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Ordinal logistic regression analysis result in coefficients which are log odds, and not b or beta weights, like in a linear regression. For example:

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  1. How can I compare the log odds of the DVs? Is it correct to say that DV1 effect on the IV is 11%, compared to DV2 (-0.071/-0.619)?
  2. Is there any way to convert the log odds to beta weights?
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  • $\begingroup$ Just as a sidenote OLS refers to Ordinary Least Square. Not to Ordinal Logistic (Regression) en.wikipedia.org/wiki/Ordinary_least_squares $\endgroup$
    – Janosch
    May 20 at 8:13
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    $\begingroup$ I am a bit confused w.r.t. your choice of abbreviations: If DV abbreviates "dependent variable", you talk about the effect that the dependent variable DV1 has on the independent variable IV? $\endgroup$
    – frank
    May 20 at 13:27
  • $\begingroup$ Thanks for the corrections to the title and table $\endgroup$ May 20 at 18:39

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In logistic regression you linearly regress the log odds, so the fitted coefficients are the "beta weights" for the log odds. So you can say that the "IV1 effect on the log odds of the DV is 11%, compared to IV2".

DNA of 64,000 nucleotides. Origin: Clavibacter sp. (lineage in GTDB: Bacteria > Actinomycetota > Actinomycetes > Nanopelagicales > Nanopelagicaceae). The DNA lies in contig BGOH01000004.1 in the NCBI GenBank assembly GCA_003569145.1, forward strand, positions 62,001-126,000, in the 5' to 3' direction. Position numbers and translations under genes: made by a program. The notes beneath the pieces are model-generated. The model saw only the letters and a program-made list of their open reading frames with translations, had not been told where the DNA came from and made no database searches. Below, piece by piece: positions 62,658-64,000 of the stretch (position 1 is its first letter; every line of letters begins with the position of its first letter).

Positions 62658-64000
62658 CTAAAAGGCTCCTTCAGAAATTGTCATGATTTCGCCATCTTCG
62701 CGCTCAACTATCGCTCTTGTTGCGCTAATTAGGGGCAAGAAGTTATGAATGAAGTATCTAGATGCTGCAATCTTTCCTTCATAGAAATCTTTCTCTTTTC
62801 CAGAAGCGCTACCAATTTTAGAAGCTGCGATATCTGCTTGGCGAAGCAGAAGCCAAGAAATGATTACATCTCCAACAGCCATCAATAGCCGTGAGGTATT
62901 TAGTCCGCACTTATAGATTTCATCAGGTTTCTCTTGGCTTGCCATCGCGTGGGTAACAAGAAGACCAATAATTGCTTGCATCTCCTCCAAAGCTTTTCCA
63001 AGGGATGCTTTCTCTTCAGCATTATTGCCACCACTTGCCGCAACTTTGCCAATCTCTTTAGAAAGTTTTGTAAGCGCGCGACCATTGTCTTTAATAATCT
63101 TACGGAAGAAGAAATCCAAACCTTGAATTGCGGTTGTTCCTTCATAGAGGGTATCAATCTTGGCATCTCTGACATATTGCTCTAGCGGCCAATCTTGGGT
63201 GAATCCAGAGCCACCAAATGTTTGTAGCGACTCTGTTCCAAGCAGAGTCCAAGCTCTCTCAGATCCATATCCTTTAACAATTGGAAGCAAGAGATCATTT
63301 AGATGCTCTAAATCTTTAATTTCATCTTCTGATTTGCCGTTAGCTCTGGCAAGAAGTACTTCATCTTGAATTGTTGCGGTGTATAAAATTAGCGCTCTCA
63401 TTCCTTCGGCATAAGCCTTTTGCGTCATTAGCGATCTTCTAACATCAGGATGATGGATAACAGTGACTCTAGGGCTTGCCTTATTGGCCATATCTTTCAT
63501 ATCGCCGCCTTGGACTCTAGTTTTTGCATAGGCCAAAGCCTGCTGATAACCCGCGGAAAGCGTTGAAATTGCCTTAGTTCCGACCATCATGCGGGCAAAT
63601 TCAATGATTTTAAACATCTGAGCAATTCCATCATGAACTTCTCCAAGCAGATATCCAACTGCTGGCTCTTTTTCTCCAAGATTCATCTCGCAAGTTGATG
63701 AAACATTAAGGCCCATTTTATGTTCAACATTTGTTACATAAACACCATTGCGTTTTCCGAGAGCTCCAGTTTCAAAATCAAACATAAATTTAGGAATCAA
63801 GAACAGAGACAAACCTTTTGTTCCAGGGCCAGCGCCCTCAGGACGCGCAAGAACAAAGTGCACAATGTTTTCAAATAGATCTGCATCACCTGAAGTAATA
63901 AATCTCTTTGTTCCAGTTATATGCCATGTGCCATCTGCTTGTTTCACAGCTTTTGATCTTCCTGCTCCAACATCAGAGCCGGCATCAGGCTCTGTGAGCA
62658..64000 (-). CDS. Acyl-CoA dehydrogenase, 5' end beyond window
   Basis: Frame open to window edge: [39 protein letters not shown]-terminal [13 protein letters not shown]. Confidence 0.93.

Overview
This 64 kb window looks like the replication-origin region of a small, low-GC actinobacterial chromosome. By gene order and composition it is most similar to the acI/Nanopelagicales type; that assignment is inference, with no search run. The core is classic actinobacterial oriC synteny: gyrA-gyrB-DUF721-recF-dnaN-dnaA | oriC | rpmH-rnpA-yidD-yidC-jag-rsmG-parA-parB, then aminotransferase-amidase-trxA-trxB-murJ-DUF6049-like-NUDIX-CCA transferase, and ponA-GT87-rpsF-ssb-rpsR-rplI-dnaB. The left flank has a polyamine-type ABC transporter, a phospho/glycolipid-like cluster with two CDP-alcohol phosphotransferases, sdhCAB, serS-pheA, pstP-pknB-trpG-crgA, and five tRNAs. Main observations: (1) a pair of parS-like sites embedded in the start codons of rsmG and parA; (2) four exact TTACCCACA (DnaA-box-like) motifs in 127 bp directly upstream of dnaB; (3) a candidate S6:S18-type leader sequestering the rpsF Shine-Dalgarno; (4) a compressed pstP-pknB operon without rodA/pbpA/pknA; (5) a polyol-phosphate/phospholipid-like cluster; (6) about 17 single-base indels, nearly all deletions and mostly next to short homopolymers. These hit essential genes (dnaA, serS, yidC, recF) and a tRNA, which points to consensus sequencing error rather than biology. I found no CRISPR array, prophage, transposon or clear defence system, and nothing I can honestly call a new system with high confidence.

Now, the "log odds"-function (or "logit") is nonlinear, and thus is its inverse, the logistic sigmoid function $\sigma$. Thus, the effect on the DV, of a unit change in an IV, is not constant but depends on the value of the IV.

So, if you want to know the effect of a change in the IV $\mathbf x$ on the DV $y$ at the point $\mathbf x= \mathbf{x_0}$, you could compute the gradient of $\sigma(\beta\cdot\mathbf x)$ at $\mathbf{x_0}$, which gives you the linear approximation of the effects of all your scalar IVs at this particular value $\mathbf{x_0}$. Recall, that, if you have $k$ IVs, then $\mathbf x \in \mathbb{R}^{k+1}$, because an extra dimension is added for the intercept.

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  • $\begingroup$ Thanks Frank. The issue is that I need a general solution, i.e., a formula that I can automate. $\endgroup$ May 21 at 5:25

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